Luxury brands are iconic. Their names show up everywhere from the red carpet to rap songs to Instagram and TikTok feeds. What makes these coveted names so alluring and aspirational to luxury consumers? What can other brands learn from modern luxury brand marketing strategies?
Luxury brand marketing strategies center around quality and exclusivity
Luxury brands bring two compelling value propositions to customers. The first is superior quality or functional value. For example, a Rolex watch is made from higher quality materials and with better craftsmanship than a moderately-priced watch. A Rolex, as a result, will last a lifetime or even multiple lifetimes if it’s passed on to someone else.
The second way luxury brands motivate consumers is through exclusivity. This refers to the status or symbolic value a customer receives from a product. Whether driving a BMW, carrying a Chanel bag, or wearing a Ralph Lauren Polo, the symbolic value can’t be matched by mid-market counterparts. Almost anyone can buy a moderately-priced watch. But, only a few people can own a Rolex, fewer still a Patek Philippe. This cost-prohibited exclusivity adds value and mystique to luxury products. It’s what makes them status symbols. But, the prestige behind these brands isn’t driven by price alone. It’s equally driven by luxury brand marketing.
The definition of luxury and what constitutes a luxury brand varies greatly. There are ultra-luxury brands with $10,000+ price points. Others have price points in the hundreds of dollars. For the purpose of this article, a luxury brand is defined as a brand that can command an above average price point due to some level of functional and symbolic value. While the degree of functional and symbolic value varies greatly along with the end customer, there is a much greater overlap in the retail, technology, and e-commerce strategies retailers with higher price points are exploring.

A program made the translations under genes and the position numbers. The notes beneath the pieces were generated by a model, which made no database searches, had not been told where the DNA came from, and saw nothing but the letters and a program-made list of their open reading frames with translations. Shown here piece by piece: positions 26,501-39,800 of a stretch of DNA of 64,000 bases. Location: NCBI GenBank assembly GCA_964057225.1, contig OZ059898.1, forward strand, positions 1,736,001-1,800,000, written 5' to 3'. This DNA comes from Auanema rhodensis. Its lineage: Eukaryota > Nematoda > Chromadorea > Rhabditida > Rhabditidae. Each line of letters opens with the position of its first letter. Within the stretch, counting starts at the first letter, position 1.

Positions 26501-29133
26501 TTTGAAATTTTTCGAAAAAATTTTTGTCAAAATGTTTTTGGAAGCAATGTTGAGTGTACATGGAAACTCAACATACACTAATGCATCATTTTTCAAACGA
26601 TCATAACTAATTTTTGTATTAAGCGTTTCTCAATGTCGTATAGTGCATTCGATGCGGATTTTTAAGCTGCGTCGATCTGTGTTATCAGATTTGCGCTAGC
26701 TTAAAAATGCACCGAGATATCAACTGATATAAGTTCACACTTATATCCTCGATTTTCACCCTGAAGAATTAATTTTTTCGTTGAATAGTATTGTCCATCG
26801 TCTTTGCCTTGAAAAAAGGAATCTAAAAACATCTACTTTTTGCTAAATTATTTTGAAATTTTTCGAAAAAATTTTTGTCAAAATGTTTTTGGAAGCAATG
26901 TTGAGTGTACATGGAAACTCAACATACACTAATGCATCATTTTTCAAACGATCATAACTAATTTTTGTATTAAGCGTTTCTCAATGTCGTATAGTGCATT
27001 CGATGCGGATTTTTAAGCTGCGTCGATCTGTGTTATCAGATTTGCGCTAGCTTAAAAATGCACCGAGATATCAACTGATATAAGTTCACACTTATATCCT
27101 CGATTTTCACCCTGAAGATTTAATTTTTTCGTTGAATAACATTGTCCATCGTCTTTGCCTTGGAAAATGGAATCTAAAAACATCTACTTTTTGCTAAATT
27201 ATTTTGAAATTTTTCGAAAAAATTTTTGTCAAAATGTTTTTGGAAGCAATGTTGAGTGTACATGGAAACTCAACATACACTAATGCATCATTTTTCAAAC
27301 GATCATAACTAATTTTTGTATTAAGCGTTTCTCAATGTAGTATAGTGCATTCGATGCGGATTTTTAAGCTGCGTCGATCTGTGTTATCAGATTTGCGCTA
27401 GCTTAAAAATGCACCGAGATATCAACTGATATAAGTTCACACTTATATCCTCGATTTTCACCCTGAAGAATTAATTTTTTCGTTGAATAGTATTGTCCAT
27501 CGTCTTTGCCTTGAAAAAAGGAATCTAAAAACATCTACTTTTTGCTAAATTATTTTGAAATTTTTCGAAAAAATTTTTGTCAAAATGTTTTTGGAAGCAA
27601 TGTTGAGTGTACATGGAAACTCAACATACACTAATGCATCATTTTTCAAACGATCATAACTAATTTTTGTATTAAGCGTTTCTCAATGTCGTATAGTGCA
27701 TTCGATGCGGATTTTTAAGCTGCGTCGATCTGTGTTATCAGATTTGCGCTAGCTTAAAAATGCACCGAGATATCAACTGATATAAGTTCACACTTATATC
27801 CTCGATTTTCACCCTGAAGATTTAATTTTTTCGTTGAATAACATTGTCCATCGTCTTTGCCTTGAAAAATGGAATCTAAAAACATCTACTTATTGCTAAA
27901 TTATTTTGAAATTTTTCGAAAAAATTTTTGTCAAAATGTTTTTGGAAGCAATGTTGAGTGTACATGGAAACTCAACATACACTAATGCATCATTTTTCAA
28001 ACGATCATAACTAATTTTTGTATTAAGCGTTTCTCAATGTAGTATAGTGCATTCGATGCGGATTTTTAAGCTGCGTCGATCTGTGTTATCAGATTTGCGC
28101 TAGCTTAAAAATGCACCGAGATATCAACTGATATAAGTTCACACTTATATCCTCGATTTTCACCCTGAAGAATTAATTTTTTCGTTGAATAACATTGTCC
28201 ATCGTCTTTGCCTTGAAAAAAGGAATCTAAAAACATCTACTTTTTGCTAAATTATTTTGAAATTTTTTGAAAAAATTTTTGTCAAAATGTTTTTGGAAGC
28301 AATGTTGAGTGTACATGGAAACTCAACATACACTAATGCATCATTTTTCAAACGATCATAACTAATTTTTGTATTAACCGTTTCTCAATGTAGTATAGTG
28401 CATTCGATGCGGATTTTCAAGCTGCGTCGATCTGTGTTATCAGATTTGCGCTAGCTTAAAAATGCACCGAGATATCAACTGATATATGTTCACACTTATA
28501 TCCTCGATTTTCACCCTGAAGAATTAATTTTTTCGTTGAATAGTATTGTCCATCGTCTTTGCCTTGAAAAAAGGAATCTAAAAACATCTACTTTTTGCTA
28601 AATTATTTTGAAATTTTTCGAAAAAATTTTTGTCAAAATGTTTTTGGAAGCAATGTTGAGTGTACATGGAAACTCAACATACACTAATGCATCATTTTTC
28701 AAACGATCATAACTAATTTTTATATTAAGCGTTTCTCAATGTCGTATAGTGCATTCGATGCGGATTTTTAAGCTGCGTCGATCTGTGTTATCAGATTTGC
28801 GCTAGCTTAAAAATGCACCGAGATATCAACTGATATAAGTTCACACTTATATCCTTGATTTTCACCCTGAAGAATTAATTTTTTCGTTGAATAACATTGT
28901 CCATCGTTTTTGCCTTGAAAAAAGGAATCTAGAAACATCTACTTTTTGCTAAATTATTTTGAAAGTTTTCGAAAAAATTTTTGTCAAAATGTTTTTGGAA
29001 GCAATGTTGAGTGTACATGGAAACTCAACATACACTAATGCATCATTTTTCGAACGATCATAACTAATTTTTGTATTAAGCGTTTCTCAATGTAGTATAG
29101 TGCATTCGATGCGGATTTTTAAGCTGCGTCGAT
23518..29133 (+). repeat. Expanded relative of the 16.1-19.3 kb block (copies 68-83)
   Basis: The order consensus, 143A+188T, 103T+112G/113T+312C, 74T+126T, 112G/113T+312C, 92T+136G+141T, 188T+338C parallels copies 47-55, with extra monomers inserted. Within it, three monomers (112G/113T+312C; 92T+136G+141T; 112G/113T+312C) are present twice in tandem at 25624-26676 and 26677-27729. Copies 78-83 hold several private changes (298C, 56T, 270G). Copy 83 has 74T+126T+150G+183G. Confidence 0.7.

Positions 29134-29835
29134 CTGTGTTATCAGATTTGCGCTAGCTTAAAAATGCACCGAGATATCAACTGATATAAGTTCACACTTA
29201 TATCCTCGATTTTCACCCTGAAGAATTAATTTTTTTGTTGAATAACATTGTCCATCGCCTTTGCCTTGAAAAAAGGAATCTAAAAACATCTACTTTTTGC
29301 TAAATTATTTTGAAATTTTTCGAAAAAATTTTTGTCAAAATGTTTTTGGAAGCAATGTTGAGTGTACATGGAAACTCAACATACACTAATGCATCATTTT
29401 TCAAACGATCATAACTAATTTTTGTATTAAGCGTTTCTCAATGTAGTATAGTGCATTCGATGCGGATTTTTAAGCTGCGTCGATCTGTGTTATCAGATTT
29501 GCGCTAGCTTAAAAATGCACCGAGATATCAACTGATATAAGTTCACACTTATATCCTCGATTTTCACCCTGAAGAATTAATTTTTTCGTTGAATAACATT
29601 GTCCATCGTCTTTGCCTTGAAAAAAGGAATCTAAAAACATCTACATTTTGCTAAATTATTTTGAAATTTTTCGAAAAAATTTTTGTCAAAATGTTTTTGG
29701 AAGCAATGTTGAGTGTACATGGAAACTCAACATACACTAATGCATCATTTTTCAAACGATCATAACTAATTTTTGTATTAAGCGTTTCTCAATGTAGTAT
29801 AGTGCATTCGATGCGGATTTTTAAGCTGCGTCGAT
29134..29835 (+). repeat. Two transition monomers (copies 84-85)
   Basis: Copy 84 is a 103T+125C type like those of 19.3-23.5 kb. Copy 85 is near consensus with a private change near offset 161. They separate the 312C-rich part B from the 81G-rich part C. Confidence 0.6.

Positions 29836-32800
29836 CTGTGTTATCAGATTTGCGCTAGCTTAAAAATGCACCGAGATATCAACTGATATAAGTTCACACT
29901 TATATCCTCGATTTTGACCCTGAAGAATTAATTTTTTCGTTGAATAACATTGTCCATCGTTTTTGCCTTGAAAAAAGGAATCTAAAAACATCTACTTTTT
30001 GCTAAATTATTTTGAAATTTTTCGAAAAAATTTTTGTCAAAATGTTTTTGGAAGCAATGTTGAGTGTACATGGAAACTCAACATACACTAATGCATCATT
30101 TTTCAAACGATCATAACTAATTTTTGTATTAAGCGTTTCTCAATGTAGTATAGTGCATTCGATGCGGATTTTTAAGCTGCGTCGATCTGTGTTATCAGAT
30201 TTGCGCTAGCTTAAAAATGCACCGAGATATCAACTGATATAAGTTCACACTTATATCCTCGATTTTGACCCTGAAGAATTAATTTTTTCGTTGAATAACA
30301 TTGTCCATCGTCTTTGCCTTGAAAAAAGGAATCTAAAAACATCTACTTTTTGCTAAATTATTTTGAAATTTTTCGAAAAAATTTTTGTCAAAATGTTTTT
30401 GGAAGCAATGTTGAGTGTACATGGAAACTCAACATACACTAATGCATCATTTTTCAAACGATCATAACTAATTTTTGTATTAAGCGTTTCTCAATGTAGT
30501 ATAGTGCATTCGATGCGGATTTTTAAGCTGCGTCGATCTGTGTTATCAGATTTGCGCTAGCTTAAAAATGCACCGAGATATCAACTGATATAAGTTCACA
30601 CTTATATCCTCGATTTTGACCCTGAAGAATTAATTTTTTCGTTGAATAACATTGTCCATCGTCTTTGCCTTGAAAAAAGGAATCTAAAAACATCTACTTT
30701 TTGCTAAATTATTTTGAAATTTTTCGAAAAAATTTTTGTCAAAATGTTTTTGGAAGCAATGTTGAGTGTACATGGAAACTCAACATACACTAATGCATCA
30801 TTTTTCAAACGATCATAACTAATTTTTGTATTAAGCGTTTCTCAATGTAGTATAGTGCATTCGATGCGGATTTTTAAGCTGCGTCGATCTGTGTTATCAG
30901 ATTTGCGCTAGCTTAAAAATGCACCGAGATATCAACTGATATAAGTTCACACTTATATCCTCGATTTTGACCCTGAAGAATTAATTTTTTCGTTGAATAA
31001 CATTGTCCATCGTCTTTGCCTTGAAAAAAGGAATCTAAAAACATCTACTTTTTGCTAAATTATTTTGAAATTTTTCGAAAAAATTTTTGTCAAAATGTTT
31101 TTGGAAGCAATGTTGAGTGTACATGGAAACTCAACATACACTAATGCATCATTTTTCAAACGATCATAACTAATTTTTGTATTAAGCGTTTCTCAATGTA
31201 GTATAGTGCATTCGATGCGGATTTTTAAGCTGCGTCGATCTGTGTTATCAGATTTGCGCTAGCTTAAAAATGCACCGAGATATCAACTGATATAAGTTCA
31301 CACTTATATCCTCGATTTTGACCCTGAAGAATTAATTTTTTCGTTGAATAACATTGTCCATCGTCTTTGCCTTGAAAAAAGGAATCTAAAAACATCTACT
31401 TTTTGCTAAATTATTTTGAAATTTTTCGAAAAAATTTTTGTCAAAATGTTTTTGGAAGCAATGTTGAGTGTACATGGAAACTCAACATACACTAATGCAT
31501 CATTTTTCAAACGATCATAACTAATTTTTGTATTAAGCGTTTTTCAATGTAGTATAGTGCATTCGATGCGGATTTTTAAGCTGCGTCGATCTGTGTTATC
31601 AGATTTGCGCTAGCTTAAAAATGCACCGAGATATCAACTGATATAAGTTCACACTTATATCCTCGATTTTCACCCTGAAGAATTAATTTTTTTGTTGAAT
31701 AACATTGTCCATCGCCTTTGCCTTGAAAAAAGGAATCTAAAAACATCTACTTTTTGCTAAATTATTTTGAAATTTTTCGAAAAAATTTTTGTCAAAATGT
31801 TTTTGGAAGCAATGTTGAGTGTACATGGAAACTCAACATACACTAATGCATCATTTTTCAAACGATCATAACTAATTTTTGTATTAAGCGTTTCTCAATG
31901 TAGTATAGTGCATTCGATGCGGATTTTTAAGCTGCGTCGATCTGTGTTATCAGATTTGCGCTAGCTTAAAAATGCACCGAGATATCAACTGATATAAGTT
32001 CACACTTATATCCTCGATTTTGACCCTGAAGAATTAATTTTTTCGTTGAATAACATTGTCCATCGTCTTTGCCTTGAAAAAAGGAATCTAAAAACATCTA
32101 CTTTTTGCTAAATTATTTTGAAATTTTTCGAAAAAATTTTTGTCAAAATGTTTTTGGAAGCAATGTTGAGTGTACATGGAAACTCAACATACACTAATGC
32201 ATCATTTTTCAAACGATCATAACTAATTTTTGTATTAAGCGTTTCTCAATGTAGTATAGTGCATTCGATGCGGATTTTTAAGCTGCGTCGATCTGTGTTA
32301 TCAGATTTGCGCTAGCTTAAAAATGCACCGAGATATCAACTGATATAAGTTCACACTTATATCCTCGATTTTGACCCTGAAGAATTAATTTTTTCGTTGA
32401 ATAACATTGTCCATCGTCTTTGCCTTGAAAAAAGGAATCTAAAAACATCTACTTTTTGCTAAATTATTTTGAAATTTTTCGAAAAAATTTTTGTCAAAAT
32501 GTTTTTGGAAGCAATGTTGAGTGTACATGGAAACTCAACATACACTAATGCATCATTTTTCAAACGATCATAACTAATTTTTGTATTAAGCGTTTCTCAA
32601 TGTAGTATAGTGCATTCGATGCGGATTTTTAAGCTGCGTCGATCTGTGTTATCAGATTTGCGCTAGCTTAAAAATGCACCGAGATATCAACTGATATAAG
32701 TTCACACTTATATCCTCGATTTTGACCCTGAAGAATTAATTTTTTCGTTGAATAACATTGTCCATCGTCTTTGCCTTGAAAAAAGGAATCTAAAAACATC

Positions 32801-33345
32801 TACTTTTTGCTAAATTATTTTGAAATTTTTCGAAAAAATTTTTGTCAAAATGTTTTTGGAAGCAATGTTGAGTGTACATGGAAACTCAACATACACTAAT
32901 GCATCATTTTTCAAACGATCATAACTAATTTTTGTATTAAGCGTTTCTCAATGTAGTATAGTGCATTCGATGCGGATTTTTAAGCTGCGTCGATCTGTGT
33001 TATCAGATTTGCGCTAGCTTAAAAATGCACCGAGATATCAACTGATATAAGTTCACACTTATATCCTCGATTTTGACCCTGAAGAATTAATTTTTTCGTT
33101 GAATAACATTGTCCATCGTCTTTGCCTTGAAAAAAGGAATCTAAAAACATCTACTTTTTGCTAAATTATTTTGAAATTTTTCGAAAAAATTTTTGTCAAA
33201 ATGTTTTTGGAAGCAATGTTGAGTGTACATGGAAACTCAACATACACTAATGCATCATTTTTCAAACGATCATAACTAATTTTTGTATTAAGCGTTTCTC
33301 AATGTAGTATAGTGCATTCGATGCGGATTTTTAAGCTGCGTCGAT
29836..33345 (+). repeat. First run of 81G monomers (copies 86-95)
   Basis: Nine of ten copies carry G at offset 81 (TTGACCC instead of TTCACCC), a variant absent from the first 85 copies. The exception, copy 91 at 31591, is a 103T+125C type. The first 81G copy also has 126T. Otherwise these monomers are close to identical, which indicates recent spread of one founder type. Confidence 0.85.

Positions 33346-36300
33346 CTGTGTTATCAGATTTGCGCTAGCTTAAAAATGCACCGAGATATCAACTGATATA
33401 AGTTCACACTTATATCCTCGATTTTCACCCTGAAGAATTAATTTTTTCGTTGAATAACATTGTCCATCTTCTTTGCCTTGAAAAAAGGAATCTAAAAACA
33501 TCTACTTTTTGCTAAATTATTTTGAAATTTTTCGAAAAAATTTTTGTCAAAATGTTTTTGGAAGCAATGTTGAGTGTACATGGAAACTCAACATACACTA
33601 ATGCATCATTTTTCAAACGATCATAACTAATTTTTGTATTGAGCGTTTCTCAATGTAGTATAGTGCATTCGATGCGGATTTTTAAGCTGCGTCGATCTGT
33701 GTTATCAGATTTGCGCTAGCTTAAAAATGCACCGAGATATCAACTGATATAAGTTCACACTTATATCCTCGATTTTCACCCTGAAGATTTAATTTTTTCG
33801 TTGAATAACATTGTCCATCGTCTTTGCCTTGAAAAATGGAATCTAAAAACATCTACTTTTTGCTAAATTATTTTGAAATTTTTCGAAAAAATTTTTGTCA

Let’s examine three ways modern brands use luxury brand marketing strategies to communicate lasting value through digital marketing and the customer experience.
1. Luxury brand marketing language evokes timelessness
In today’s economic climate, customers feel uncertain. These consumer sentiments affect how consumers interact with brands. In our 2023 Customer Motivation Report, the Persado Content Intelligence team analyzed consumer responses to 20.9 billion messages generated by the Persado Motivation AI Platform from more than 3,200 campaigns that ran throughout 2022. Brand narratives that promoted TIMELESSNESS with messages like “Always iconic,” “A verified classic,” and “Welcome to your new forever piece” saw the highest response for 68% of the campaigns in which it was used.
In tough economic times, consumers want to feel smart about their purchases. They want to be reassured that they are investing in something that is going to have longevity. This trend stayed strong across fashion and retail, even when the campaign promoted higher-priced goods.
Looking forward, Persado predicts that messages promoting TIMELESSNESS will continue to out-perform in 2023, as will related stories of VERSATILITY. Digital marketing messages like “Goes well with any outfit” and “From workday to weekend” are likely to out-perform alternative messages grounded in HYPE or SELF-CONFIDENCE.